Namibia wants ivory trade clause in deal for sending cheetahs to India
However, according to officials from both sides, New Delhi is unlikely to be able or want to meet the condition.
Bhopal: Namibia wants India’s support for lifting a United Nations ban on commercial trade of wildlife products, including ivory, for translocation of cheetahs to Kuno Palpur Wildlife Sanctuary in Madhya Pradesh, a condition New Delhi is unlikely to be able or want to meet, Indian and Namibian officials familiar with the matter said on Thursday.
Trade of wildlife body parts is banned under the United Nations Convention on International Trade in Endangered Species of Wild Fauna and Flora (CITES), a body that regulates trade of wildlife products across the globe. Namibia and a few other countries want CITES to lift the ban on certain wildlife products so that they can sell stockpiles of ivory and other wildlife parts internationally. The issue is on the agenda of the CITES meeting to be held in Lyon, France, next month. Namibia wants the support of India, a signatory to CITES, in this regard.
According to Indian government officials, the condition to support Namibia for “sustainable utilisation of wildlife” is part of the draft memorandum of understanding Namibian officials have shared with a five-member delegation from India that visited the African country from November 18 to 22. The Indian delegation included officials and experts from the Ministry of Environment, Forest & Climate Change, Madhya Pradesh government and Wildlife Institute of India (WII).
The project to translocate cheetahs from Africa to India is a long-term one being implemented by the environment ministry with the help of the Wildlife Institute of India. The Supreme Court appointed an expert panel, which approved Kuno Palpur as the possible location for cheetah relocation.
In the past six months, the Madhya Pradesh forest department has relocated villagers from Kuno and has prepared an enclosure with round-the-clock surveillance for reintroduction of cheetahs. Initially, the department estimated that it would get cheetahs from Namibia by February but now the officials say they expect the fastest animal on land to reach Kuno by May.
However, the condition raised by the Namibian government could be an impediment for the first-of-its-kind project to take off. Officials said agreeing to such a condition will not be possible as India’s domestic laws prohibit any trade of wildlife body parts.
Madhya Pradesh principal secretary (forest), Ashok Barnwal, who was part of the delegation, said, “India can’t support Namibia on utilisation of wildlife and trade. India always works for conservation (of wildlife), not on utilisation. It is impossible to agree on this. India’s ministry of environment is amending the MoU (memorandum of understanding), especially this point. Let’s see how the Namibian government responds to it.”
An environment ministry official familiar with the development said the negotiation on the MoU with Namibia is still underway and expressed hope that the issue will be resolved.
Confirming that the MoU has been shared with India, Namibia’s ministry of environment, forestry and tourism, chief public relations officer Romeo Muyunda said talks are on with the Indian government.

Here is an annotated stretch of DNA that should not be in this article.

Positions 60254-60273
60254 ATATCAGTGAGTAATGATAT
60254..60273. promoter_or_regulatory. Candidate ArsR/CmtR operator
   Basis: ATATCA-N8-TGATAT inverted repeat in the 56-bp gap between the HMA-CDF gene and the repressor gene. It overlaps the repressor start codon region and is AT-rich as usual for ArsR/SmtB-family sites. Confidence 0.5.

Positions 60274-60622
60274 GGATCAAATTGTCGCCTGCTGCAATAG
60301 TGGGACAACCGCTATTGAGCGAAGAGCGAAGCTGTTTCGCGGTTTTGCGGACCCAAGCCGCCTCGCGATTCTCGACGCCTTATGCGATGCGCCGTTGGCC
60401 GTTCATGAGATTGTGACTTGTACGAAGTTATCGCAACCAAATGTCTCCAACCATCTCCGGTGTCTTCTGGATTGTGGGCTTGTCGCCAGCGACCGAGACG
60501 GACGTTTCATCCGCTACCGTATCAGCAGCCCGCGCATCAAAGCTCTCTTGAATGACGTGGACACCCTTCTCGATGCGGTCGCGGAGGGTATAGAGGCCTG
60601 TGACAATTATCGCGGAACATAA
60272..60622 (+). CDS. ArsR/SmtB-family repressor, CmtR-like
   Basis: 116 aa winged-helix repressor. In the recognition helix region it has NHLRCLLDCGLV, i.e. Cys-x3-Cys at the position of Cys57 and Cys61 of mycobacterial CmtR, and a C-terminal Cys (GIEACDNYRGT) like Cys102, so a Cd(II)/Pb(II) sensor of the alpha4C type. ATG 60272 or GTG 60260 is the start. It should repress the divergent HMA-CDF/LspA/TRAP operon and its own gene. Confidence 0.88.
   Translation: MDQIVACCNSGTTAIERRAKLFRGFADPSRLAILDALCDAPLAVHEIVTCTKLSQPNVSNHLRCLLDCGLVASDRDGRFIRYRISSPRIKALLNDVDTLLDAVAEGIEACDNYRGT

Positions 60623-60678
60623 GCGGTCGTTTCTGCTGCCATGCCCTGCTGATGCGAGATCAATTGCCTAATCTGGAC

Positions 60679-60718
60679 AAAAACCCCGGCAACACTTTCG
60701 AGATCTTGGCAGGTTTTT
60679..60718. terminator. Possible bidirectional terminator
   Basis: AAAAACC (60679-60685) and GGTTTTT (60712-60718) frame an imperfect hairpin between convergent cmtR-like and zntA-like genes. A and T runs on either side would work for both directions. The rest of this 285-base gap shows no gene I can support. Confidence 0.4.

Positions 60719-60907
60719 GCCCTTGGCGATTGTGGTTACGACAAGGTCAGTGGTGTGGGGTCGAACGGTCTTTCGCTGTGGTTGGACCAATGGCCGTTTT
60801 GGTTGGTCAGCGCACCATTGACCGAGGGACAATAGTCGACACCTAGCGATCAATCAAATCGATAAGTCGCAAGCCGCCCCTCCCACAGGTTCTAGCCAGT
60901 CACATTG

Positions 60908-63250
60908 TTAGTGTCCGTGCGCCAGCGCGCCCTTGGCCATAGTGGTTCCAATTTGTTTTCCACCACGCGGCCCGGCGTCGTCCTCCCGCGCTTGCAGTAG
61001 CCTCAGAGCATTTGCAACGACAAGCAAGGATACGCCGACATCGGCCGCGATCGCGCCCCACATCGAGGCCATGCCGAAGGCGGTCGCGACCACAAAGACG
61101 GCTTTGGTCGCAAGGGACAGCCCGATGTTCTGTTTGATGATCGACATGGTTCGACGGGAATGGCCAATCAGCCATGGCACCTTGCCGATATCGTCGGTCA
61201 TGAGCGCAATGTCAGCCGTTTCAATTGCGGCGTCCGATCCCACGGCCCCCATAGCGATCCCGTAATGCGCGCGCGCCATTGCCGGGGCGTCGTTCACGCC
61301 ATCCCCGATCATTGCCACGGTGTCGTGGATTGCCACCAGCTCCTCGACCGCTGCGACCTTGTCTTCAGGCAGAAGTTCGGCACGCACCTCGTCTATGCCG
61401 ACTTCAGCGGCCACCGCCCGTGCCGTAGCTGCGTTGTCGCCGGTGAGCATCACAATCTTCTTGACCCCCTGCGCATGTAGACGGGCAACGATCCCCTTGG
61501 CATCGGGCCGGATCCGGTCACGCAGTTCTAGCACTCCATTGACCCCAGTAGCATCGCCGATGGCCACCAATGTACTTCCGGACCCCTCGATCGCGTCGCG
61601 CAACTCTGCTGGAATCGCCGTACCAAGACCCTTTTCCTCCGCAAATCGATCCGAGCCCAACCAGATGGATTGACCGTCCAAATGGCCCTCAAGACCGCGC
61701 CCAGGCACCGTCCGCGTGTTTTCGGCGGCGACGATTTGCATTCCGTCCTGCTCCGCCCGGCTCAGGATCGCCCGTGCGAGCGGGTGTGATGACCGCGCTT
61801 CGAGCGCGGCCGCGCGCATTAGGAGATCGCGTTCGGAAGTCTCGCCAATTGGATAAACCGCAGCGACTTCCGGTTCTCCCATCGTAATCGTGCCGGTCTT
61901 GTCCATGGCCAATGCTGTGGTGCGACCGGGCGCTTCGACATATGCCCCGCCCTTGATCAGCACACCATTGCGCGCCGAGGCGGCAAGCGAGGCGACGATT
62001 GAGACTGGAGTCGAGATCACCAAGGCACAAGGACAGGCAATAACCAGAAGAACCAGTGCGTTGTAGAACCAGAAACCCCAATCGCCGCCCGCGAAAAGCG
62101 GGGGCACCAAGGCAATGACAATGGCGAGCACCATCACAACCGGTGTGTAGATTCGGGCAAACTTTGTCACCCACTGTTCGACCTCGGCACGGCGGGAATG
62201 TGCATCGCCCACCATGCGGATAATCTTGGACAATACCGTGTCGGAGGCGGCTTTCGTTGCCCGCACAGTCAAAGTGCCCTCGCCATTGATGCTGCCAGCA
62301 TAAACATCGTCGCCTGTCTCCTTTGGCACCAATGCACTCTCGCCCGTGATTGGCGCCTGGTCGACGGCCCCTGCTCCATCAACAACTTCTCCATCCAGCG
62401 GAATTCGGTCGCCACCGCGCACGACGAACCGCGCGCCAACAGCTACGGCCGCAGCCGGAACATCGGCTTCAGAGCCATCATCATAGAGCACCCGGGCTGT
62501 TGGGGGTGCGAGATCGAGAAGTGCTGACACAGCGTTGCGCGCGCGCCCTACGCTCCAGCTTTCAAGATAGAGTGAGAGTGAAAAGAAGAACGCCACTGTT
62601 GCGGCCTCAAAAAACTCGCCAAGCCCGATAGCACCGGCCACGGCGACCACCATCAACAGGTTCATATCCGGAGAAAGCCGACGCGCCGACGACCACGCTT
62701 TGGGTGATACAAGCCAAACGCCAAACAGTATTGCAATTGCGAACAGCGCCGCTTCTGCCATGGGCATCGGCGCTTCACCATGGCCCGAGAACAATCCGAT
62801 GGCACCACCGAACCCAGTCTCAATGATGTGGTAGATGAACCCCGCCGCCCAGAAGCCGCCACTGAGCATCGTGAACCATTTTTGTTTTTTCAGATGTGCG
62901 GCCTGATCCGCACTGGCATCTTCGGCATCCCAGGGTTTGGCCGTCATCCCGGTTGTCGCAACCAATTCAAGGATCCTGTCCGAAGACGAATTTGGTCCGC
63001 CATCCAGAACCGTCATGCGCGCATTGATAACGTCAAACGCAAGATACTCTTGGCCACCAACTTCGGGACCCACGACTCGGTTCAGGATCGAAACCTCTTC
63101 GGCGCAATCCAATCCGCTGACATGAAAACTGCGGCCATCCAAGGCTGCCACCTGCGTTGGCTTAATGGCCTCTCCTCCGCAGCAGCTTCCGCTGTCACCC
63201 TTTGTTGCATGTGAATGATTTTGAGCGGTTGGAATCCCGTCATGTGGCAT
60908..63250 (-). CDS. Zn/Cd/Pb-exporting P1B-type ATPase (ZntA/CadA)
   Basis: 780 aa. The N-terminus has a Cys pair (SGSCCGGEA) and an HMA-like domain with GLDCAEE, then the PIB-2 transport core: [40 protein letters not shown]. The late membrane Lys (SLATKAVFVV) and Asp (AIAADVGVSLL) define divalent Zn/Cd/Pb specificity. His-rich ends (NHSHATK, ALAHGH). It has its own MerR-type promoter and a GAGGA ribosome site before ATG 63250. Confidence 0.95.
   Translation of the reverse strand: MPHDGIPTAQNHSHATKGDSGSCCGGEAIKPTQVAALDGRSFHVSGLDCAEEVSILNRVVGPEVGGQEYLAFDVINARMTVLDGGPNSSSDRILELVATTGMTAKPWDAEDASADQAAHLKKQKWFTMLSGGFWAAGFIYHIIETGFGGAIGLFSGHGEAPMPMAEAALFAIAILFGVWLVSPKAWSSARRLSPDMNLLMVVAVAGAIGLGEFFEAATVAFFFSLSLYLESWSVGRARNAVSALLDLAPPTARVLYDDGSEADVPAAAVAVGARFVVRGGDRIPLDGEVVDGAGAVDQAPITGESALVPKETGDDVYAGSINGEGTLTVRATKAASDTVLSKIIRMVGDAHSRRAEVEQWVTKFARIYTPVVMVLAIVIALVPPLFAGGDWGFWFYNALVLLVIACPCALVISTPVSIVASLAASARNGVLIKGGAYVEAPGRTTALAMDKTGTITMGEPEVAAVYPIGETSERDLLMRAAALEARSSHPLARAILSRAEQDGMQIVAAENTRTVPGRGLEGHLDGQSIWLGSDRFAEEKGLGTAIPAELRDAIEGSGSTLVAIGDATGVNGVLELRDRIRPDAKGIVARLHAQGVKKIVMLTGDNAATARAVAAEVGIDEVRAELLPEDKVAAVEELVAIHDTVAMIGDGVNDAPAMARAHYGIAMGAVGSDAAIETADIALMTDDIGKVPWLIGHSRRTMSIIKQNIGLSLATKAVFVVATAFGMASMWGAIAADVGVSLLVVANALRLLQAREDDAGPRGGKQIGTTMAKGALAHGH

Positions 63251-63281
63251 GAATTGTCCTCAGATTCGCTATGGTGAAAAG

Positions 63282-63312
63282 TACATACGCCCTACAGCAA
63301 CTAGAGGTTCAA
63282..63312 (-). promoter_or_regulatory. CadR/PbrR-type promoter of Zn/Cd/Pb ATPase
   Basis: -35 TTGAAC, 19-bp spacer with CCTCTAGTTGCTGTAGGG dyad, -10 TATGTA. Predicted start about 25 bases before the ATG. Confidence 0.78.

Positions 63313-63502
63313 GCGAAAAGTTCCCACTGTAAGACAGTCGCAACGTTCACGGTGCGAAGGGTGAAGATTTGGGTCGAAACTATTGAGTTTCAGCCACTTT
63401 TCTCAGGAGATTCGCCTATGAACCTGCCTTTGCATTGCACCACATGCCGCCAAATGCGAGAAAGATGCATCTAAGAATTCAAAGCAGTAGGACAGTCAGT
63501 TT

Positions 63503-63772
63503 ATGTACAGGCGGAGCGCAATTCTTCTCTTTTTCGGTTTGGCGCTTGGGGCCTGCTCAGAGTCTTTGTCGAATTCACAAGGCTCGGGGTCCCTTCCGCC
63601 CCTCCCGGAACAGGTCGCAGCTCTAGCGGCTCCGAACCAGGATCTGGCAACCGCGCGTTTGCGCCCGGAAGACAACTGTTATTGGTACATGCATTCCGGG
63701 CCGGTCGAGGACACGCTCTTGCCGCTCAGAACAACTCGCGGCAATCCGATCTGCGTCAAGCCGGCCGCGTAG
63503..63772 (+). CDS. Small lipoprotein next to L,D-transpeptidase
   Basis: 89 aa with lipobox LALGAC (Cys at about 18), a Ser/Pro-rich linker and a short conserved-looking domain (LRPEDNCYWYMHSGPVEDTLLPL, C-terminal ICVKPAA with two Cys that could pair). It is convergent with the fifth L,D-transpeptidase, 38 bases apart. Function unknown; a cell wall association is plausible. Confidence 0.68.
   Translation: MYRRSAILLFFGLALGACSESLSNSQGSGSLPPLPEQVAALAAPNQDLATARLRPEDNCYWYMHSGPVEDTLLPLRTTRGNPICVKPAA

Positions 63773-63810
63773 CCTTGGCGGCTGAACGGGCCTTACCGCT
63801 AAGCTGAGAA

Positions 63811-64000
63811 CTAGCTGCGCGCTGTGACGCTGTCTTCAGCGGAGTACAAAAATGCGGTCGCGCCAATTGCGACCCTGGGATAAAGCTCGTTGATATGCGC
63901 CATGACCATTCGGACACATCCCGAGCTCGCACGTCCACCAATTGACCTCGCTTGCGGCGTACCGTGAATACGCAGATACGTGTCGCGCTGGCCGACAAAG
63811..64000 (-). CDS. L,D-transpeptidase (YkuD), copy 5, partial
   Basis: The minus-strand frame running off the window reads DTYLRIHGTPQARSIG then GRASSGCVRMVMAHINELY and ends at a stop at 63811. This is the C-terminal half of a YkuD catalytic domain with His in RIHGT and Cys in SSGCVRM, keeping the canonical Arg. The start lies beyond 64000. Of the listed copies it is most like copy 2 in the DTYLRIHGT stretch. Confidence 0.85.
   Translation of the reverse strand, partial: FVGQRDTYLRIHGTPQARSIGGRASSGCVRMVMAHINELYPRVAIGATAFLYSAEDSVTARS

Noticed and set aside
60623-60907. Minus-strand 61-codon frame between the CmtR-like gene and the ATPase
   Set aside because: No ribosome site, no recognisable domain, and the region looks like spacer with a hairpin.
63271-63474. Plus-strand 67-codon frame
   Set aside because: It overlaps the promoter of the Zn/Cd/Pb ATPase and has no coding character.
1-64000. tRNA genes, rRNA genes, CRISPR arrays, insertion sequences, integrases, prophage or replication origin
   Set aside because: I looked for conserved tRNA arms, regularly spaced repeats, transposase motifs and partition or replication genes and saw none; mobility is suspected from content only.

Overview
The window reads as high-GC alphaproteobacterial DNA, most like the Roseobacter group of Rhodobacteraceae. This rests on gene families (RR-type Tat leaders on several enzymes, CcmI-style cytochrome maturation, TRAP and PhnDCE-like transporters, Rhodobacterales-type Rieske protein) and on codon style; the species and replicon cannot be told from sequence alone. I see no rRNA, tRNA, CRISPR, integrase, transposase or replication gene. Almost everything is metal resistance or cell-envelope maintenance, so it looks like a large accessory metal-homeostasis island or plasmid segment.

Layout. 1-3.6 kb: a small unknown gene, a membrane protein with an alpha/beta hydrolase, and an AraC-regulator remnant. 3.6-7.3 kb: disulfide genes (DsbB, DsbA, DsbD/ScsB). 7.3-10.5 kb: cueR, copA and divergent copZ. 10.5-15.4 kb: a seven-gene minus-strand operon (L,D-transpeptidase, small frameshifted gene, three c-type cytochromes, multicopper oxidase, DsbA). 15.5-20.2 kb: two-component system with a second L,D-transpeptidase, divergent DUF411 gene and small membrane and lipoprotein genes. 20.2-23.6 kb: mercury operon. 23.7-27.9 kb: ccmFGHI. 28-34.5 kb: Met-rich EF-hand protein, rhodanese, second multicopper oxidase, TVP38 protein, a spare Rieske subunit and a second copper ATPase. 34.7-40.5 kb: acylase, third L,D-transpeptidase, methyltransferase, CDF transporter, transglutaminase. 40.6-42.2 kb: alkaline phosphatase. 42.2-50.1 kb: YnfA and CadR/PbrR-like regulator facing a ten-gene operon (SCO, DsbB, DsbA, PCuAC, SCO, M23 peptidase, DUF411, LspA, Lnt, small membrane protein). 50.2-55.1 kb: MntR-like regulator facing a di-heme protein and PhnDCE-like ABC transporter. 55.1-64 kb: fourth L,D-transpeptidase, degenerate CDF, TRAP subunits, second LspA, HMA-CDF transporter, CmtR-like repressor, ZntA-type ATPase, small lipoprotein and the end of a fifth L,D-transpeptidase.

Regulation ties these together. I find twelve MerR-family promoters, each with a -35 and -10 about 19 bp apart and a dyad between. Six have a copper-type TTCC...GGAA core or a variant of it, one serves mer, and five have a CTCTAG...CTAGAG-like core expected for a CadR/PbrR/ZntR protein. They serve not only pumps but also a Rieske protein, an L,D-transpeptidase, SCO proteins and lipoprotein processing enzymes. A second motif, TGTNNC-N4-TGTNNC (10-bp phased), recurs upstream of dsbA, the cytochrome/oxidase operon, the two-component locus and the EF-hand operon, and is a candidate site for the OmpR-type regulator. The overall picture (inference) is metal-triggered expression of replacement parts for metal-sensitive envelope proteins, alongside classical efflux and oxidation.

“The (Namibian) ministry has suggested in the draft MoU for the two governments to support each other in sustainable utilisation of wildlife in general, not necessarily in the trade of ivory and export of live specimens of African elephants. The Indian government is considering the terms of the MoU,” Muyunda said
Muyunda said he could not give the exact number of cheetahs to be relocated as the Indian government was sourcing them from a non-government organisation, Cheetah Conservation Foundation.
The Indian delegation has met Namibian deputy prime minister Nerumbo Nandi-Ndaitwah, and senior officials from the ministry of environment, forestry and tourism and the Cheetah Conservation Fund. “There was a lot of discussion on the scientific aspects of such a big translocation,” an Indian government official said, adding that the CCF would give three to five cheetahs in the first go.
According to wildlife experts, Namibia wants India’s help as several international NGOs are campaigning against the proposal to allow limited commercial trade of seized wildlife body parts.
An expert, familiar with the matter but not willing to be named, said four southern African countries, including Namibia, are trying hard for the lifting of the ban on ivory trade.
“Last year, they were also planning to break away from CITES. Similarly, in December 2020, Namibia announced it would auction 170 African elephants. In February this year, the ministry of environment, forestry and tourism released a statement that it is in the process of capturing 57 elephants and 42 will be exported.”
South African wildlife expert Andrew Ranching said sustainable use of wildlife resources is utilising them in a way that does not lead to degradation of the environment.
“If international trade in ivory was legal, then it might be possible to have sustainable trade in ivory. That would require selling ivory from stockpiles and harvesting ivory from animals that die naturally. I think the parties to CITES should base their trade decisions on scientific evidence,” he added.
Indian government officials admitted that New Delhi will have to depend on Namibia for getting cheetahs as South Africa has not shown any interest, so far, in sending the cats to India. “There has been no response from the South African government,” the official said. India was expecting to get 30 to 40 cheetahs from South Africa, officials said.